I really liked your article
about neighbors helping out. Here, we are having trouble
with the city of Kyle, Texas expanding into rural areas regardless
of the impact on farmers. I have been certified organic since
1989 and the city has always given me a hard time for farming
on the outskirts of town. Their latest maneuver is now to
build an “outer loop,” which will take up our
front yard. Why? Because they need a major road to get to
another subdivision. We went from 2,500 to 16,000 in population
and are projected to go to 45,000 by 2007.
In fact it is so bad the president of the Chamber of Commerce
was quoted in the local newspaper saying that is best for
area farmers to sell their land and move to west Texas if
they want to continue their farming lifestyle. A letter to
the editor quickly followed. From that, I made a decision
to stop all sales to the area farmers markets and concentrate
on local CSA in Kyle so that I can get support from voting
people who will not want our farm to be taken out.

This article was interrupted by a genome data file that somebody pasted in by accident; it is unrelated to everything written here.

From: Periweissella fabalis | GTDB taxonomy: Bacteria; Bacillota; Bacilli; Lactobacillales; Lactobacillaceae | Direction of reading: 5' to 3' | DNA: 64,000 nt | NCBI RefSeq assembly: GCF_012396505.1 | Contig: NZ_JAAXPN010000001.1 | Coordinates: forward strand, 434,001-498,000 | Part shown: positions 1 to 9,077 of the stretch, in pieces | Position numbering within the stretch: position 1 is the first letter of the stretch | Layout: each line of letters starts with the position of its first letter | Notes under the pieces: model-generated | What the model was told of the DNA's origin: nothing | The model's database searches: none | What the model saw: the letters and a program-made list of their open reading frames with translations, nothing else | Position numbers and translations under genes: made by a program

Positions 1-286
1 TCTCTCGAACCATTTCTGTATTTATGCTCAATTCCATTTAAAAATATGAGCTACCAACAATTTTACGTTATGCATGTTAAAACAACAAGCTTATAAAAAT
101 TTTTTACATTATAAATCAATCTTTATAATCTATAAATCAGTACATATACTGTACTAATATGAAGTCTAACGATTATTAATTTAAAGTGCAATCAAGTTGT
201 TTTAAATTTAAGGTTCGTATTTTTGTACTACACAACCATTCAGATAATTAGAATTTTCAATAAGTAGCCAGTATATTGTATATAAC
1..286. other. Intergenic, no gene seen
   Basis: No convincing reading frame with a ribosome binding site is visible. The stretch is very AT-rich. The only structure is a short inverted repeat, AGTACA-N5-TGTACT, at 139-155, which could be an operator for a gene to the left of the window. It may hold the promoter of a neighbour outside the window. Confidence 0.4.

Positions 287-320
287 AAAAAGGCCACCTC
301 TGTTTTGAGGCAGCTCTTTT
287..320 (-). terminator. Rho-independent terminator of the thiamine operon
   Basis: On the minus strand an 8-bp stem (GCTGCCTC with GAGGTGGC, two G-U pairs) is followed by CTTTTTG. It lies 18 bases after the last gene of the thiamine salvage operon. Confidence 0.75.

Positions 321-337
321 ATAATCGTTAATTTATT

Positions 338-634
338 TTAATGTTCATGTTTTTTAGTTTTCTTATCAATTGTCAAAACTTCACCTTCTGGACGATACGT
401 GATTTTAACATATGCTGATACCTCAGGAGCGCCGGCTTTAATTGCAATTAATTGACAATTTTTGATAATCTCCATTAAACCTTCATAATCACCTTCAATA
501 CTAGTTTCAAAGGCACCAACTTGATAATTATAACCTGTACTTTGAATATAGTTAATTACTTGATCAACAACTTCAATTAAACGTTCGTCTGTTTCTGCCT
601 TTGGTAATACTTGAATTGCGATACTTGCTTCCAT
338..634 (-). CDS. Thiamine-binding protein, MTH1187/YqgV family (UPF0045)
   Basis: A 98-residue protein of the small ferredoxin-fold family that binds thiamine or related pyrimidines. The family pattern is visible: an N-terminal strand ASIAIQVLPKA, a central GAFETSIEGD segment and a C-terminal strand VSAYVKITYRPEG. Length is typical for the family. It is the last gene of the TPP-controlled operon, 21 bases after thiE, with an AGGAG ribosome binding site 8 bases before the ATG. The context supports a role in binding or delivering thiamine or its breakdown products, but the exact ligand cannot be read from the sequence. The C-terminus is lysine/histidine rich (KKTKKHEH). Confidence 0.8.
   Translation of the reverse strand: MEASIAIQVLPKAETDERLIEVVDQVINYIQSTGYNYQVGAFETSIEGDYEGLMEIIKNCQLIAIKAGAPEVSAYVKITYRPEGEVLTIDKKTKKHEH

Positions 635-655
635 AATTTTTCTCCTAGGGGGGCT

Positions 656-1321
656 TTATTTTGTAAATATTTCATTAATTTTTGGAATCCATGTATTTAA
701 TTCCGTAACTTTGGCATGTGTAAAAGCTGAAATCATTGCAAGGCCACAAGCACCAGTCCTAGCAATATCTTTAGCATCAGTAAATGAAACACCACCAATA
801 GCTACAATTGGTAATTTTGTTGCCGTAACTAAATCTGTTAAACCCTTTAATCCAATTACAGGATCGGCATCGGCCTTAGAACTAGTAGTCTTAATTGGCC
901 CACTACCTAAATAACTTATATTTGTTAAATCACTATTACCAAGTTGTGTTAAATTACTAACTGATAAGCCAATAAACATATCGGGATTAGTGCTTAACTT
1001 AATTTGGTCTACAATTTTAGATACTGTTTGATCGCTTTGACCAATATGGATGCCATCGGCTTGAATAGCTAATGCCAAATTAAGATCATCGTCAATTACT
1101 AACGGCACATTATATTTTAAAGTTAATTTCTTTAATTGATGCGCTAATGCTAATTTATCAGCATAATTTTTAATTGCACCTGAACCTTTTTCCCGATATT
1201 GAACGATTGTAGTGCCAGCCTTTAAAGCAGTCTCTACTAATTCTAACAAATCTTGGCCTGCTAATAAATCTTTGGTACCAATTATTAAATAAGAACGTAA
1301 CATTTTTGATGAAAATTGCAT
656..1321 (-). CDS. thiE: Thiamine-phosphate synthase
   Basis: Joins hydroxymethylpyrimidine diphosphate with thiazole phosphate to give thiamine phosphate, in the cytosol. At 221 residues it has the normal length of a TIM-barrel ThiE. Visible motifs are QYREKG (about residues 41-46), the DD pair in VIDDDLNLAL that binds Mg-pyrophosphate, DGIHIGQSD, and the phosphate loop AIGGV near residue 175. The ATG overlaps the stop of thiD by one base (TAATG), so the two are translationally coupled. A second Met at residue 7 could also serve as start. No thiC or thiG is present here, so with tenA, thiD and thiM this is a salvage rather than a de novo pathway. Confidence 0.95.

Local politicians need to support local farming by securing
their right to farm. To learn more about me, go to www.ssawg.org.
Go to “What we do,” then to “Organic farmer
network” and “farmer profiles” and look
up my name.
Tim P. Miller
I enjoyed your recent New Farm piece about neighbors.
I live in very rural Upstate New York where farming is the
leading industry. I am sad to say that we have very little
contact with our neighbors. Everyone always seems so busy
and then so tired after being so busy that there is little
time to connect.
However, there used to be a large dairy operation next door
(sad to say it has gone through several owners and now sits
fallow) that had, well, very lax outlooks about fence maintenance.
There were numerous times we had the farm’s Holsteins
in our yard and/or in the busy highway out front. It was very
easy for my wife and I to grab flashlights at night and try
to herd the cows back inside the fences and to keep cars from
hitting them in the night. I guess that is what neighbors
Writing this reminds me, that a previous owner – the
original owner, a family farmer – used to hold a “neighborhood”
picnic each summer for people living nearby. My wife and I
never went, though I suspect we would now; older and wiser.
Keep up the good work,
Thank you for the “community” article; beautifully
written and right on the money. May we all support and love
the earth and each other “all ways.” From a fellow
“borderless” farmer in Fairfield, Iowa!
Great day to you,
Have some questions to Ask Jeff? E-mail
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